- About BCI
December 4th, 2014
The American Test Anxieties Association estimates that 16 to 20 percent of students suffer from high-test anxiety, a problem that affects memory, confuses reasoning, and increases the chances of making a mistake. In fact, these students typically perform about half a letter grade below those who have lower anxiety levels.
As a bookkeeping student, you may be asking yourself, “What can I do to ace my next exam?” Aside from getting plenty of sleep, eating a healthy diet, and lots of studying, here are a few tips to help you sharpen your test-taking skills.
It can sometimes be difficult to put things into context when reading a textbook, especially if you’re a kinesthetic learner (i.e. “hands-on” learner). In preparation of your bookkeeping exam, it’s a good idea to actually work out practice problems beforehand, paying close attention to how and why items are handled a certain way—and the more you do the better. This will ensure your understanding of the course material so you don’t find yourself panicking during the test, and it will help you establish a process for solving problems so you can make the best use of your time.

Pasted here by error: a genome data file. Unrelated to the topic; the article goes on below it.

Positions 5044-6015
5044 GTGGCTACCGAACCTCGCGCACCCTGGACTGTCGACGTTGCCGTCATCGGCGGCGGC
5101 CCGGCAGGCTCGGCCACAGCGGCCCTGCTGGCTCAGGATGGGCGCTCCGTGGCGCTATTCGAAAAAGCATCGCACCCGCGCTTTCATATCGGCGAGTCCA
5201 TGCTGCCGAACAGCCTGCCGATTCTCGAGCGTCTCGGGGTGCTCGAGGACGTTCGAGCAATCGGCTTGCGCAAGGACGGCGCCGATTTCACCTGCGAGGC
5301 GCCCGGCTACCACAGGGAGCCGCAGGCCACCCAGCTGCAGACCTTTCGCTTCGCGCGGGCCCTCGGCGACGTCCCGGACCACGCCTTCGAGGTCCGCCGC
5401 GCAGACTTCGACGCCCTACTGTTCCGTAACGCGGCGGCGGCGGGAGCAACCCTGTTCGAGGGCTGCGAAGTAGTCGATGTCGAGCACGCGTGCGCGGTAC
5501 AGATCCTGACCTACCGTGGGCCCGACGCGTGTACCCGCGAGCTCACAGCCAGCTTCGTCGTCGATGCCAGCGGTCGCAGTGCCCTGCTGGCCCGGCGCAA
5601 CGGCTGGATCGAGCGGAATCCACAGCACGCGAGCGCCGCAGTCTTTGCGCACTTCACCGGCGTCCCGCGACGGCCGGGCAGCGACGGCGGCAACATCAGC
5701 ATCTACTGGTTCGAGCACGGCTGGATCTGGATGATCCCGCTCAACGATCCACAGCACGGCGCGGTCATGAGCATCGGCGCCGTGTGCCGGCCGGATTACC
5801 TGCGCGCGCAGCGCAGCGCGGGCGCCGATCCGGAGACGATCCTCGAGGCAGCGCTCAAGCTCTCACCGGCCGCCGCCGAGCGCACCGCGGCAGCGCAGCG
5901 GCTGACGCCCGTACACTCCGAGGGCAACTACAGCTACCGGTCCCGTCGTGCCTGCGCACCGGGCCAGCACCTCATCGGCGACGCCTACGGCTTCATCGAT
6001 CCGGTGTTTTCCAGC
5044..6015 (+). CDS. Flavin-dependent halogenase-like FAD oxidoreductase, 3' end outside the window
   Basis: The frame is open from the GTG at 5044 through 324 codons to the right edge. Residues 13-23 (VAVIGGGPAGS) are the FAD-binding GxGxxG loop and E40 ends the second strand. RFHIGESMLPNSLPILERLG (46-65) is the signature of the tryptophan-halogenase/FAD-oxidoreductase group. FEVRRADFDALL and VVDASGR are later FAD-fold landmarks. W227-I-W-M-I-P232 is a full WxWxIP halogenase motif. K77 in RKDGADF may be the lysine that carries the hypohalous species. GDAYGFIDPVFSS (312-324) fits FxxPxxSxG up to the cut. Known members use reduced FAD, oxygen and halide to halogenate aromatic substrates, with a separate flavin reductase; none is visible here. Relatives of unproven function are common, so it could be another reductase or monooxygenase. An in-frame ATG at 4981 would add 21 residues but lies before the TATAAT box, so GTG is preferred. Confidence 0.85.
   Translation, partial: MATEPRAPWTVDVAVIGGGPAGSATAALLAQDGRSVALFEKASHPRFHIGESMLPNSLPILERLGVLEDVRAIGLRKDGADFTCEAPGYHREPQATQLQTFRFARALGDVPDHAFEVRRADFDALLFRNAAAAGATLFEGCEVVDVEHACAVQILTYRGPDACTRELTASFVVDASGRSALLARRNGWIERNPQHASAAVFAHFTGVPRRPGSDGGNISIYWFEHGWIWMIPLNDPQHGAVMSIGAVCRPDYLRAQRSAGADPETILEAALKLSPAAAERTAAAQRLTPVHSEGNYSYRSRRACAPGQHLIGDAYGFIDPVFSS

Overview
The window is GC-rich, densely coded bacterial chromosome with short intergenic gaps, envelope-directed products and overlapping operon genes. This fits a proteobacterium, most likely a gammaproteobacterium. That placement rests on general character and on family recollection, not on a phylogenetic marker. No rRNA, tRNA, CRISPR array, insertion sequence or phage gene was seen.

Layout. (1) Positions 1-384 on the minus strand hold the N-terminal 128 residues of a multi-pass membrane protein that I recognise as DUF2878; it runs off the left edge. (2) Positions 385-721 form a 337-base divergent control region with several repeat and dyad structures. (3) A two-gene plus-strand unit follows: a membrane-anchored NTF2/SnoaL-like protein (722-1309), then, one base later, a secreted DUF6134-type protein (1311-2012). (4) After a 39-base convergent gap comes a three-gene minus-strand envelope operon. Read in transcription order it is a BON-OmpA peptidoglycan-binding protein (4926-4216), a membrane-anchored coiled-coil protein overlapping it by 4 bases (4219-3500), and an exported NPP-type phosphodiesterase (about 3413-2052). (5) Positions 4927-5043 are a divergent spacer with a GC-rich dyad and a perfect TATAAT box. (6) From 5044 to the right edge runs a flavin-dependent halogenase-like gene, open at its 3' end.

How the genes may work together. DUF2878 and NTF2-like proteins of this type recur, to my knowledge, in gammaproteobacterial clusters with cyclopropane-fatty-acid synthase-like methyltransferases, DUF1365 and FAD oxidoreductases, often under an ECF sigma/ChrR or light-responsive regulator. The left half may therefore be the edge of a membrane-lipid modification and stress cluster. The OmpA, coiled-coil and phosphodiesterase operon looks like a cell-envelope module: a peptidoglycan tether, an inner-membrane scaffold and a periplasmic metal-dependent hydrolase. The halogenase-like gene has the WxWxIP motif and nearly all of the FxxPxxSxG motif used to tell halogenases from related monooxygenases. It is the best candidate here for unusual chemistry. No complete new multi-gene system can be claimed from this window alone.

“You need to be practicing pretty much every day, and you have to have a decent familiarity with the math,” says Jeff Sackmann, a test-taking expert and author of multiple GMAT preparation books.
Rushing the exam can lead to silly mistakes, so you might want to glance over the entire test before you begin so you can keep a steady pace. Start with the easy questions first then move onto the ones that are more difficult, says Sandra Roberson, a CPA and associate professor of business and accounting at Furman University. There’s nothing worse than spending too much time on a question that you don’t know, says Roberson, so save those for last.
According to Dan Gonzalez, president of Manhattan Prep, a test preparation company, you can do your practice problems and exams with a stopwatch to help you gauge your efficiency.
In a multiple-choice exam, it’s common for test-takers to keep their first answer even when another option seems better—it’s that “go with your first gut instinct.” But changing an answer from wrong to right outnumbers changing from right to wrong by 2-to-1, says Justin Kruger, a psychology professor at the University of Illinois who co-authored a study about the effects of changing test answers.
In the study, researchers counted the number of erasure marks for 1,561 University of Illinois students during an introductory psychology midterm exam. The study revealed that 51 percent of students who changed their answers went from wrong to right while 25 percent went from right to wrong. Anther 23 percent changed their answers from wrong to wrong.
While many professors and exam proctors say you should never change your answers, research suggests that this rarely pays off.